Recently, Rentscher and colleagues developed an expanded, four-item observational measure of communal coping designed to capture therapeutic change processes in a study of 56 couples participating in couple-focused interventions for health problems. The measure is comprised of four items that assess the shared appraisal dimension (e.g., “To what degree does the patient/spouse view the problem as one individual’s (“my” or “your”) problem or a shared (“our”) problem?”), the collaborative action dimension of communal coping, (“To what degree does the patient/spouse deal with the problem by working alone or working together as a team?”), and a third we-ness dimension (“To what degree does the patient/spouse show a sense of independence/separateness or togetherness/we-ness as part of the couple?”) designed to measure the extent to which each partner shows a sense of togetherness or interdependence as part of the couple. Trained raters observed the video-recorded therapy sessions and rated each partner in 1-min micro-segments using a nine-point bipolar scale ranging from −4 (e.g., individual problem) to +4 (e.g., shared problem). The scale demonstrated strong interrater reliability across the 1-min segments (ICCs ranged from 0.54 to 0.82) and excellent internal consistency (Chronbach αs ranged from 0.93 to 0.95); therefore, the four items were averaged across raters and items to form a single observational communal coping score for each partner. Partner observational communal coping scores were significantly correlated with we-talk during the therapy sessions, providing evidence of external validity. In addition, partner observational communal coping scores were significantly correlated (Rentscher, 2017; Rentscher et al., 2017, 2018).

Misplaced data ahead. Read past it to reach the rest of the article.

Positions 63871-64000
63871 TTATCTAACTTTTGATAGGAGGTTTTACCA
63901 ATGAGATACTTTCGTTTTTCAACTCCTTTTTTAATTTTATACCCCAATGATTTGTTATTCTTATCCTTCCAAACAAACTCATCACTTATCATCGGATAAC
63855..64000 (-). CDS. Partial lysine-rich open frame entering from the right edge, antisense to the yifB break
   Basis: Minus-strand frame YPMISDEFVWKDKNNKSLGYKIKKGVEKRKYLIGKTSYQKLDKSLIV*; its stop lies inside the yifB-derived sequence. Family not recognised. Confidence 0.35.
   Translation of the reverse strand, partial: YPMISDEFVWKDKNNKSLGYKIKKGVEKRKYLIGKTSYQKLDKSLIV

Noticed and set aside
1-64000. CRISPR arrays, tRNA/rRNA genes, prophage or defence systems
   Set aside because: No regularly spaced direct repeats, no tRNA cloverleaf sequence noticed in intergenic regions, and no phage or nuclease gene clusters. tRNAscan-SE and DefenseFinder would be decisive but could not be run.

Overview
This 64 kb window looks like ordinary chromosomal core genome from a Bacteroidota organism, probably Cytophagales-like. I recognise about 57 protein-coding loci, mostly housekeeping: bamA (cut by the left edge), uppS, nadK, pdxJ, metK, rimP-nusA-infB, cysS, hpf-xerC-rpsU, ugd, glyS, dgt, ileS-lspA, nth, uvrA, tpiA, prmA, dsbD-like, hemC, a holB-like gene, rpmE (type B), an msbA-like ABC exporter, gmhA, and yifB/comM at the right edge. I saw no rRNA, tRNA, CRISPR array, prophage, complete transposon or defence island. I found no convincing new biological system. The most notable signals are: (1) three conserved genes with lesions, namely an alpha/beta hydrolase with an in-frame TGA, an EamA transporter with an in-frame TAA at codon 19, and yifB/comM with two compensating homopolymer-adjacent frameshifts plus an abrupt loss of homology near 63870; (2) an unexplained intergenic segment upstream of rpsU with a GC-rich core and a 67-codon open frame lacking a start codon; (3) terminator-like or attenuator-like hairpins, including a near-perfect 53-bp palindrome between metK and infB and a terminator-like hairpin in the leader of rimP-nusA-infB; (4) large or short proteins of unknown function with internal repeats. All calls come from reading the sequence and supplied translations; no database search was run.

Summary of Empirical Findings on Communal Coping
In a sample of 60 couples in which one partner had congestive heart failure, partner scores on the two-item communal coping scale were significantly associated with relationship quality (Rohrbaugh et al., 2008); however, they did not predict changes in patient heart failure symptoms or general health functioning over a 6-month follow-up period. In a sample of 123 couples coping with diabetes, Van Vleet and Helgeson (2016) investigated associations between the five-item communal coping scale and relationship functioning within an actor-partner interdependence model (APIM). Results revealed significant actor effects, suggesting that one’s own communal coping was associated with one’s own reported relationship well-being and more positive perceptions of one’s partner. In a separate analysis with this sample, patient reports of communal coping were also significantly associated with diabetes self-care (e.g., diet, exercise, medication adherence; Helgeson et al., 2018). The daily diary reports of communal coping were also investigated in an APIM framework, with a significant actor effect suggesting that higher levels of one’s own communal coping on a given day was associated with lower depressed and angry mood and higher happy mood that day (Zajdel et al., 2018). In addition, a significant partner effect suggested that higher levels of communal coping from one’s spouse on a given day is associated with one’s own happy mood that day. Finally, in a smaller sample of 70 couples coping with diabetes, patient scores on the adapted IOS were positively correlated with relationship quality, and partner scores were negatively correlated with spousal psychological distress (Helgeson et al., 2017).